This post made me wonder:
" ... according to Professor Eric Johnson, may be the frequency with which consumers are seeing higher prices. “Things that you buy more frequently and that have large percentage increases will weigh more in people’s perception of inflation,” Johnson was quoted as saying.
He elaborated in the article with the following example: a person paying an extra $25 to fill up the gas tank is reminded of that cost once a week, or more often if you count the times he or she sees a $4-per-gallon price in giant numbers on a sign. In contrast, a rent increase of $100 would only happen once a month but would have the same financial impact."
It seems like this should be easy to test:
Volatile components of the CPI should have a larger effect on inflation expectations.
The data for CPI consists of food, energy and all other items less food and energy (the assumed less volatile components).
Food and/or energy should have larger "impacts" on inflation expectations.
In a regression of inflation expectations on change in food, energy and all other prices, the coefficients of food/energy is expected to be larger than the coefficient on changes of all other prices. (I think this is correct. I realize that the size of the coefficient does not always imply that the effect is larger but in this case it should work because all the right hand side variables are measured in the same units - percent change.)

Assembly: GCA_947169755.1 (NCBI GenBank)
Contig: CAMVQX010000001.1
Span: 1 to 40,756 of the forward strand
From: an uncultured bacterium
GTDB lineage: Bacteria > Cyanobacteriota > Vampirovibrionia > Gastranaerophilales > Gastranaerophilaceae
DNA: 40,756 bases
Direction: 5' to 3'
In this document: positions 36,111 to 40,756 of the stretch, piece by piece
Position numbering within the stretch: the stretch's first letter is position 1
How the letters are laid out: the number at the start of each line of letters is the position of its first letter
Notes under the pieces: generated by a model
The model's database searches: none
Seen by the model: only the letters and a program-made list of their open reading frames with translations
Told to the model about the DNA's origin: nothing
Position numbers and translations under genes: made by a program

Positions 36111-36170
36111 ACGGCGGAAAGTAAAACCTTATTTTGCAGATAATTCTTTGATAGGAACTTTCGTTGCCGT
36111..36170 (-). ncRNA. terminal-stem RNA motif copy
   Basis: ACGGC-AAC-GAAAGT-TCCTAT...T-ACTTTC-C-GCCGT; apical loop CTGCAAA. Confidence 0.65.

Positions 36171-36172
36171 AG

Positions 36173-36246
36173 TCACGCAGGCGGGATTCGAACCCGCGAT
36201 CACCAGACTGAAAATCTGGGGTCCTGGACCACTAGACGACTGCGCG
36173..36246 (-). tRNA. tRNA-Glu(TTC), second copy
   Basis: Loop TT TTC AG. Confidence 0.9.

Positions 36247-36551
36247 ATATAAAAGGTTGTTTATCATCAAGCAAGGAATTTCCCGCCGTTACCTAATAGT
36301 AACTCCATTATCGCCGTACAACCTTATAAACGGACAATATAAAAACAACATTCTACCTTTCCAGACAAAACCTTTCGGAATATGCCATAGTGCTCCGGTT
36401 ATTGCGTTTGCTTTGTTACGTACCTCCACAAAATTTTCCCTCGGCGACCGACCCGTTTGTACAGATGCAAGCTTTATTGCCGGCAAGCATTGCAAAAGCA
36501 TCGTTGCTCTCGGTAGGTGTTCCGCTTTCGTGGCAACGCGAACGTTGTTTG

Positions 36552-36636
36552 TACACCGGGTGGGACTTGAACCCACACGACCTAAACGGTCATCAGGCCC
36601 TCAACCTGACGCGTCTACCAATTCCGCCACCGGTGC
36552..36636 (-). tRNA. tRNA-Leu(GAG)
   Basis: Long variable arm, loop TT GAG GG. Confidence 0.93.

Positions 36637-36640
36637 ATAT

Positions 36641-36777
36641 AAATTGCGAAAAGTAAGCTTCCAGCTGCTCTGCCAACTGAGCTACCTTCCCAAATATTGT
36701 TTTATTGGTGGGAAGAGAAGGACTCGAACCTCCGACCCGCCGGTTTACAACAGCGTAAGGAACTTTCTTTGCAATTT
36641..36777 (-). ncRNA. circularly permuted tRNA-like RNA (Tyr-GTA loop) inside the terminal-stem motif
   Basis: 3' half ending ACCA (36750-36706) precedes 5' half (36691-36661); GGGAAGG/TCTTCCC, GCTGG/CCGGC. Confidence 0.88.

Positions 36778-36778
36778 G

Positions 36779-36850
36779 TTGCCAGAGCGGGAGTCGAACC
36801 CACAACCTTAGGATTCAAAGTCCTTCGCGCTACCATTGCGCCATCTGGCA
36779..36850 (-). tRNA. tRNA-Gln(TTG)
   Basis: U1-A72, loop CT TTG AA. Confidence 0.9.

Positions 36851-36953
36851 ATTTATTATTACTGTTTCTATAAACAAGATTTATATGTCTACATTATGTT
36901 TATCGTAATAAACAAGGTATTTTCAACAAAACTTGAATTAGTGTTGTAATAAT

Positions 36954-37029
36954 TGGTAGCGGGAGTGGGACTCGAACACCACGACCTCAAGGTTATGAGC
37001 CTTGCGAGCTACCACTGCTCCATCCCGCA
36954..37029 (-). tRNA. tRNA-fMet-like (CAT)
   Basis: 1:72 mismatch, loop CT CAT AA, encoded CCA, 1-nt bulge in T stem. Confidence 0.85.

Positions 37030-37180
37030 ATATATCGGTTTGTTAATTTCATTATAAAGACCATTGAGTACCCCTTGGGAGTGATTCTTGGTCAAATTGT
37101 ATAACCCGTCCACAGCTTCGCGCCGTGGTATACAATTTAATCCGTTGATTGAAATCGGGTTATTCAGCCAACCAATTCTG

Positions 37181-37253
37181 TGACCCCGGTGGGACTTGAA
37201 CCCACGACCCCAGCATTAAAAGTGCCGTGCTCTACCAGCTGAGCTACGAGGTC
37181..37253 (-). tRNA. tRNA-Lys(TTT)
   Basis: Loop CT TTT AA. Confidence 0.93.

To be more precise, it is not the size of the coefficient but the average effect as measured by the coefficient multiplied by the average changes in food, energy and all other prices that gives the size of change.
At the risk of further embarassing myself since I haven't engaged in any real econometrics in years here are some results:
I use non-seasonally adjusted data on CPI from FRED and inflation expectation from Michigan's Survey of Consumers.
The following plots the mean and median expectations of percent changes in inflation with the percent change in food.
Inflation expectations are of several orders of magnitude larger than actual percent changes in prices. Surprisingly changes in all other goods excluding food and energy are more variable than changes in food prices (mean percent change is 0.34 versus 0.31).
What about the results from an estimated regression equation? The mean percent change in each of the price indices multiplied by its regression coefficient is summarized below - the estimate is the middle line while the 95% confidence intervals are the top and bottom of the bars:
Surprisingly, (if my naive estimates are correct), changes in food and energy prices have smaller effects on consumer expectations of inflation than changes in all other prices.
I am also reminded by Jim Hamilton that time varying volatility might be present in the dependent variable. (In fact, it looks like it's present in all the series but I don't know how to handle this.) I reestimated the above assuming a GARCH(1,1) and find that the results do not change substantially. (I haven't plotted the coefficients yet and maybe at some point I will update this post with the plots.)